Project Title: Multilingual Wikipedia as ‘first draft of history’ (WP6 –  Event-centric cross-lingual analytics and cross-cultural studies)
Objectives: Perform cross-cultural comparison of Wikipedia language versions of articles on emerging news events and their temporal evolution.
Expected Results: Identification of language-specific and community-specific differences across Wikipedia language editions with respect to coverage of emerging news events over time.
Current events are popular and frequent pages on Wikipedia, with each language version offering a different representation of the events. These representations are sequences of temporally and culturally situated drafts of history that are continuously revised and repositioned by the Wikipedians. Despite their popularity, there is still a lack of research on how the current events representations are created, how they develop over time, and how they differ across languages versions.

In my PhD, I research the creation and development of current event pages on Wikipedia and perform large-scale temporal analysis of events across different European Wikipedia language versions. I specifically research events that have a social or cultural significance for the European Union or European cultures such as the European Refugee Crisis, the Arab Spring, and Brexit.

I also work on cultural recommendation of page creations based on cultural and social relevance, preferences and importance, as well as the relationship between events, location and related entities.


ESR14: Diego Alves PhD enrolment: FFZG
Project Title: NLP for under-resourced languages (WP4 –  Event-centric cross-lingual Information processing)
Objectives: Extend Language Processing Pipelines (LPPs) for the well-resourced EU languages and gradually add new languages.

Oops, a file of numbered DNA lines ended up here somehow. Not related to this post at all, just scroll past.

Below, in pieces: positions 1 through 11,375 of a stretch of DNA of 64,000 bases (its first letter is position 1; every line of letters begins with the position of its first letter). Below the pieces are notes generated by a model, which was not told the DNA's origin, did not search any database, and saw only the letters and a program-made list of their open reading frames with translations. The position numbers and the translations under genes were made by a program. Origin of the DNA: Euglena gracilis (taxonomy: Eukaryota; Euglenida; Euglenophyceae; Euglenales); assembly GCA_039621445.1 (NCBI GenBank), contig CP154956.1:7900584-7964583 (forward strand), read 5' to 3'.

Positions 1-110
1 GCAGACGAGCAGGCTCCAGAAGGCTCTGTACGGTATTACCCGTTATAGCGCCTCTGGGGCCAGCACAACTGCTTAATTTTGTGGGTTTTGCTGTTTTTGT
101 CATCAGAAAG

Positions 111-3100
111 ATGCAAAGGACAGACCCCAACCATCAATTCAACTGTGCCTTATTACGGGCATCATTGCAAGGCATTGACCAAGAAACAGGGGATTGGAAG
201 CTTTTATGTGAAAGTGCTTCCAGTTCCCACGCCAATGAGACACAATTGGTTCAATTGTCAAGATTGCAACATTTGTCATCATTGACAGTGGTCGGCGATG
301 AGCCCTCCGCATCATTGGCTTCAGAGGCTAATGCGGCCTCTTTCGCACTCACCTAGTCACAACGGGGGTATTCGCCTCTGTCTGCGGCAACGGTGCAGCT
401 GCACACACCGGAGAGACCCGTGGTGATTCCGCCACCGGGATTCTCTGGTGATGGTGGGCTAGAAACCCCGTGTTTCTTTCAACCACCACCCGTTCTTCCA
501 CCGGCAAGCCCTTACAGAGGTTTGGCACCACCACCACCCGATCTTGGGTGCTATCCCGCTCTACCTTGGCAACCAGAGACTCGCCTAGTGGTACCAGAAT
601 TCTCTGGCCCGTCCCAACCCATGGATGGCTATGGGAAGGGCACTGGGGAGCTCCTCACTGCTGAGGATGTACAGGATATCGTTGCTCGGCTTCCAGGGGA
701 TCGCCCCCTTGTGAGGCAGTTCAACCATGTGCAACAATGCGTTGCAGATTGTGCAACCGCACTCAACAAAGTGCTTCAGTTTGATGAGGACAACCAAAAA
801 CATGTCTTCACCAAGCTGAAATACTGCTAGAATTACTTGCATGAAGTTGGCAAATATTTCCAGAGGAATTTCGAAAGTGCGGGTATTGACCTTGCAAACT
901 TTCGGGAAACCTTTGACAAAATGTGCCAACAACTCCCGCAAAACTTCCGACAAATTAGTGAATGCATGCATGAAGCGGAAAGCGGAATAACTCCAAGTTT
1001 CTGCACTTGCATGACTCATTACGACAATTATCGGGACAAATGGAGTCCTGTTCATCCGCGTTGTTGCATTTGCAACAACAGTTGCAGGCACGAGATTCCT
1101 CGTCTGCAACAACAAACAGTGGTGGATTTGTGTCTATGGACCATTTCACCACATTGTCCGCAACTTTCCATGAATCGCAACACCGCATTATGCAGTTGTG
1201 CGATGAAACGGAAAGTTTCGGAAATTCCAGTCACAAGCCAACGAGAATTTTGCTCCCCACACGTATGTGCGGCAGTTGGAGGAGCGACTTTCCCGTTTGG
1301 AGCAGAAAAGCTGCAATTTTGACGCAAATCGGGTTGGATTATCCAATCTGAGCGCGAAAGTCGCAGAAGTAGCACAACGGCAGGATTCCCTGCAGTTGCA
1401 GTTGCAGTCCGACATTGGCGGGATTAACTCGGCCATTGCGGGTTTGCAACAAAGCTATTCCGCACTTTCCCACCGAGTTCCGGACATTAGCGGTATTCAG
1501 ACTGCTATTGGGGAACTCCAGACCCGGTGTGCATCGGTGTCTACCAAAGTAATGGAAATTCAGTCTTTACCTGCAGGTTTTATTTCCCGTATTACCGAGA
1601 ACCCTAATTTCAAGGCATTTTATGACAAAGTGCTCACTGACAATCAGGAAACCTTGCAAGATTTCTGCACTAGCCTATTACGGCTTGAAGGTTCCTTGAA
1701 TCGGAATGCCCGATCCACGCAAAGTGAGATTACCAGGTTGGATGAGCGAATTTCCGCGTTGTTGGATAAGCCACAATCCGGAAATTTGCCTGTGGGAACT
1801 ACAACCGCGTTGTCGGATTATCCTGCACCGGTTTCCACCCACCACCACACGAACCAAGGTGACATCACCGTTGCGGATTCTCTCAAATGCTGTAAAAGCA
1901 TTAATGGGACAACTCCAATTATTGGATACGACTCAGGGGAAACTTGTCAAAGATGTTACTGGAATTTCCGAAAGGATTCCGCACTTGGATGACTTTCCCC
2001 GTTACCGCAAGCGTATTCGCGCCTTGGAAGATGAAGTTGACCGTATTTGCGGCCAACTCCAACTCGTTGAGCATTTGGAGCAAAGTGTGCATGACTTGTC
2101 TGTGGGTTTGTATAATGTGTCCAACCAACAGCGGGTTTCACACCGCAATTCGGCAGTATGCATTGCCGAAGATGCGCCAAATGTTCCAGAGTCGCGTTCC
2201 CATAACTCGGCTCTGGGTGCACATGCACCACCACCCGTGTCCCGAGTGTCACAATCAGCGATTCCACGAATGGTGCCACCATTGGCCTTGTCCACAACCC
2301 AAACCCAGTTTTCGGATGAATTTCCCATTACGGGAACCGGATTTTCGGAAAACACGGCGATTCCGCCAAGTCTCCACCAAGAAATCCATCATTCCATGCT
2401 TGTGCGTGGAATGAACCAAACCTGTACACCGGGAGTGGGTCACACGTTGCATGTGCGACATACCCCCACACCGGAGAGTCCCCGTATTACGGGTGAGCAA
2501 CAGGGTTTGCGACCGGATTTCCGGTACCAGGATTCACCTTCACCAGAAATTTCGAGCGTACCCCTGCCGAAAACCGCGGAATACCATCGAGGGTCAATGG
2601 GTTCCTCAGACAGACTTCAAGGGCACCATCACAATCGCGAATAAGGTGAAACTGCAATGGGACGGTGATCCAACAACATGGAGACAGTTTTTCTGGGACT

Expected Results: A set of stable LPPs covering the core Language Technology tasks for most of the EU official languages.
Do you remember all the boring syntax analysis and other grammar studies you had to do in High School? Well, computers can do that! And good news, they can be as good as graduate linguists! However, in order to be efficient, computers need a lot of linguistic data and, nowadays, as several automatic methods for natural language processing are available, it is difficult to know which are the best ones. My work consists in finding the optimal combination of softwares to process different European languages, especially the under-resourced ones. 


ESR15: Gaurish Thakkar PhD enrolment: FFZG
Project Title: Cross-lingual sentiment detection (WP4 –  Event-centric cross-lingual Information processing)
Objectives: Produce and test a cross-lingual sentiment detection module with support for under-resourced EU languages.
Expected Results: A module for cross-lingual sentiment analysis, integrated in the CKPP.
Humans expressions are innate to all human activities. Knowing what others think about a particular topic or entity is a vital step in decision making. This ranges from buying a dress from an online store to selling/buying stocks at the very latest price point.  

While the sentiment analysis in highly resourced languages has received full attention, the same cannot be said for the low-resourced languages. It is this resource-scarce nature that makes them less effective in the analysis. This study aims to develop tools/methods to perform sentiment detection in cross-lingual fashion for low-resourced languages. This would imply the investigation of using resources from high-resourced languages and aid the sentiment analysis in scarce-resourced languages.